Given a market segmentation of 50 states, 3,200 counties and 19,000 cities, federal vendors will need to develop new business models to be successful with these organizations. Moreover, federal vendors new to the market will need to adapt messaging, sales force deployment and pricing to do business with state and local government organizations.

Lastly, federal vendors may need to develop solid partnerships with prominent state and local integrators in order to best penetrate the market.

There are some federal firms with a base of state and local government first-responder clients. Companies such as Northrop Grumman Corp., which has a list of prominent clients in this market, are better positioned to translate this increasing customer interest into tangible opportunities.

Whatever the outcome, the competitive landscape will certainly be more active over the next six months.

Rishi Sood is a principal analyst with Gartner Dataquest in Mountain View, Calif. His e-mail address is rishi.sood@gartner.com.

Reader Comments

Please post your comments here. Comments are moderated, so they may not appear immediately after submitting. We will not post comments that we consider abusive or off-topic.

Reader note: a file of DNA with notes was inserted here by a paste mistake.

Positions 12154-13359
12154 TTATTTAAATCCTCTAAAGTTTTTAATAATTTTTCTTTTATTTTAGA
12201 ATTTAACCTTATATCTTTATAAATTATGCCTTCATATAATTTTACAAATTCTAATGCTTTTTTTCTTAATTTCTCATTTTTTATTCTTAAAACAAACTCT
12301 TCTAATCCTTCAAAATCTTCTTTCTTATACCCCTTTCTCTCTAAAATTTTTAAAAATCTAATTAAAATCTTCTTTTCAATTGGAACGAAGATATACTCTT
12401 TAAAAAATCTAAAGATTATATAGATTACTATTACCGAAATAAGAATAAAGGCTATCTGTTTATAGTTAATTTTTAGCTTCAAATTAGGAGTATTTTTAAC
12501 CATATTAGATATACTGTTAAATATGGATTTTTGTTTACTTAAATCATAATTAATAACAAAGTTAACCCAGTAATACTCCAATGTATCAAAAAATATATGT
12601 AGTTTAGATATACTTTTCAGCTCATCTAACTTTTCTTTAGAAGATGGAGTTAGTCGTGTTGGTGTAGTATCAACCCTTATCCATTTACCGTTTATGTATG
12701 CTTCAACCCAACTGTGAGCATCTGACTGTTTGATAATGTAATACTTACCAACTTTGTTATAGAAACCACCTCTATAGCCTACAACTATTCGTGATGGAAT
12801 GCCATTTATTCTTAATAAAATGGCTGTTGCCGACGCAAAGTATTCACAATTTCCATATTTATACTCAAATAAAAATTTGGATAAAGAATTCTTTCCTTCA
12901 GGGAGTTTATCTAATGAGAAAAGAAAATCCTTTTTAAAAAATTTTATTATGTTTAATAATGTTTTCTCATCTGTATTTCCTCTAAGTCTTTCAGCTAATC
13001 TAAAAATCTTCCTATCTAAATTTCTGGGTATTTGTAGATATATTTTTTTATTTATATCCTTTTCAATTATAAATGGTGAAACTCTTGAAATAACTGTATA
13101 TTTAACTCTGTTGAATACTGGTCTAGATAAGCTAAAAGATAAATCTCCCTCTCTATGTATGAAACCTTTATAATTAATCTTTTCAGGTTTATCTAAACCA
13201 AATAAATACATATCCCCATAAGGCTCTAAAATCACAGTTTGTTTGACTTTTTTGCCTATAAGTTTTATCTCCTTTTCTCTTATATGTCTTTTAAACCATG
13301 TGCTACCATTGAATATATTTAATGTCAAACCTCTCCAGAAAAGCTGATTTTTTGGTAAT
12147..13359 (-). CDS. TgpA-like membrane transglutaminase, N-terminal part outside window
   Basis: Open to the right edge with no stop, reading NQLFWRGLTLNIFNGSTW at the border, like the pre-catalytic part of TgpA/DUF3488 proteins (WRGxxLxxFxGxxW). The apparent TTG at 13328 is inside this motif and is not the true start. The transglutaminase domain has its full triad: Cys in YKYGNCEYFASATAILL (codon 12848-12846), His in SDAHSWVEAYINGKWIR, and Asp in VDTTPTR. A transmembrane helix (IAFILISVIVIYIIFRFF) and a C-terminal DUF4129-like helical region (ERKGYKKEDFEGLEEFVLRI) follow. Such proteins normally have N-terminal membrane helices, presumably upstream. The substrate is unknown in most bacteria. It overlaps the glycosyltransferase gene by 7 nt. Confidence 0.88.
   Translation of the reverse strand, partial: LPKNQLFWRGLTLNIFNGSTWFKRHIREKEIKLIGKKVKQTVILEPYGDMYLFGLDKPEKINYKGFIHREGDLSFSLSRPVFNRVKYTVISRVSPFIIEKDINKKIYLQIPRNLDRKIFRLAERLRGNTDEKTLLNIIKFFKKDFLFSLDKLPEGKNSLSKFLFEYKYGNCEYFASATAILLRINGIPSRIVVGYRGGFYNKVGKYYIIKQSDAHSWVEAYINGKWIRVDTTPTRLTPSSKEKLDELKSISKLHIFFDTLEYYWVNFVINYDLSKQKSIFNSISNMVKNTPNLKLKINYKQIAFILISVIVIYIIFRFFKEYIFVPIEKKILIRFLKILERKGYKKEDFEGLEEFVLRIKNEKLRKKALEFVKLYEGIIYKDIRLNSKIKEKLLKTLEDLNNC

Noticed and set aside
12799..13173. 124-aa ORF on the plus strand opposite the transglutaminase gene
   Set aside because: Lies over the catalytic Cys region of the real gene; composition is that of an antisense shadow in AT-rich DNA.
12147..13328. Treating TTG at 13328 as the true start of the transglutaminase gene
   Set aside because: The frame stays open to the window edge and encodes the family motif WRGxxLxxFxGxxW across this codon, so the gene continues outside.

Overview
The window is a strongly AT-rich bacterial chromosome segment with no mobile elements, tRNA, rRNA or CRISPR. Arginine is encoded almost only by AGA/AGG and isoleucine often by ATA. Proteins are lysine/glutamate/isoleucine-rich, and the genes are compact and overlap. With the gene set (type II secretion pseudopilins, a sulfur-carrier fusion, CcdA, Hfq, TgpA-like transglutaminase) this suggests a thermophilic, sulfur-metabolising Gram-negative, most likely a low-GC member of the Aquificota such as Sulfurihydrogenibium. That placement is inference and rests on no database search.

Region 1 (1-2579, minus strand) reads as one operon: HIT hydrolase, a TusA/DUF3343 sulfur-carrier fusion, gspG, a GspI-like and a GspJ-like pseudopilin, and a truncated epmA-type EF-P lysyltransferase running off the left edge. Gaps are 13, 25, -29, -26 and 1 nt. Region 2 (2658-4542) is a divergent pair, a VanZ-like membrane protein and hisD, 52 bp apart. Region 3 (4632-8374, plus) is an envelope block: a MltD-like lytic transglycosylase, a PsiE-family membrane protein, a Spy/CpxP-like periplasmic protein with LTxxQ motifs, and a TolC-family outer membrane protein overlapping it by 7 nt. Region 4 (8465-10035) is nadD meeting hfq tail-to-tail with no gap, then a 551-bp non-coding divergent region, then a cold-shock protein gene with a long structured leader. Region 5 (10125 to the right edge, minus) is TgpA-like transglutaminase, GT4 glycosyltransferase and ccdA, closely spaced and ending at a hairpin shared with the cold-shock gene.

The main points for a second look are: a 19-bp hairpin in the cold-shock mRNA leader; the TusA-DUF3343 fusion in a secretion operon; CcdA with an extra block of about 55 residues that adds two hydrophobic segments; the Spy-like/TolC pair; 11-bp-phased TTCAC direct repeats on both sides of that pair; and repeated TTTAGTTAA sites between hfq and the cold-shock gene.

Please type the letters/numbers you see above

What is your e-mail address?

My e-mail address is:

Do you have a password?

Forgot your password? Click here
close
SEARCH
contracts DB

Trending

  • Dive into our Contract Award database

    In an exclusive for WT Insider members, we are collecting all of the contract awards we cover into a database that you can sort by contractor, agency, value and other parameters. You can also download it into a spreadsheet. Read More

  • Is SBA MIA on contractor fraud? Nick Wakeman

    Editor Nick Wakeman explores the puzzle of why SBA has been so silent on the latest contractor fraud scandal when it has been so quick to act in other cases. Read More

Webcasts

  • How Do You Support the Project Lifecycle?

    How do best-in-class project-based companies create and actively mature successful organizations? They find the right mix of people, processes and tools that enable them to effectively manage the project lifecycle. REGISTER for this webinar to hear how properly managing the cycle of capture, bid, accounting, execution, IPM and analysis will allow you to better manage your programs to stay on scope, schedule and budget. Learn More!

  • Sequestration, LPTA and the Top 100

    Join Washington Technology’s Editor-in-Chief Nick Wakeman as he analyzes the annual Top 100 list and reveals critical insights into how market trends have impacted its composition. You'll learn what movements of individual companies means and how the market overall is being impacted by the current budget environment, how the Top 100 rankings reflect the major trends in the market today and how the biggest companies in the market are adapting to today’s competitive environment. Learn More!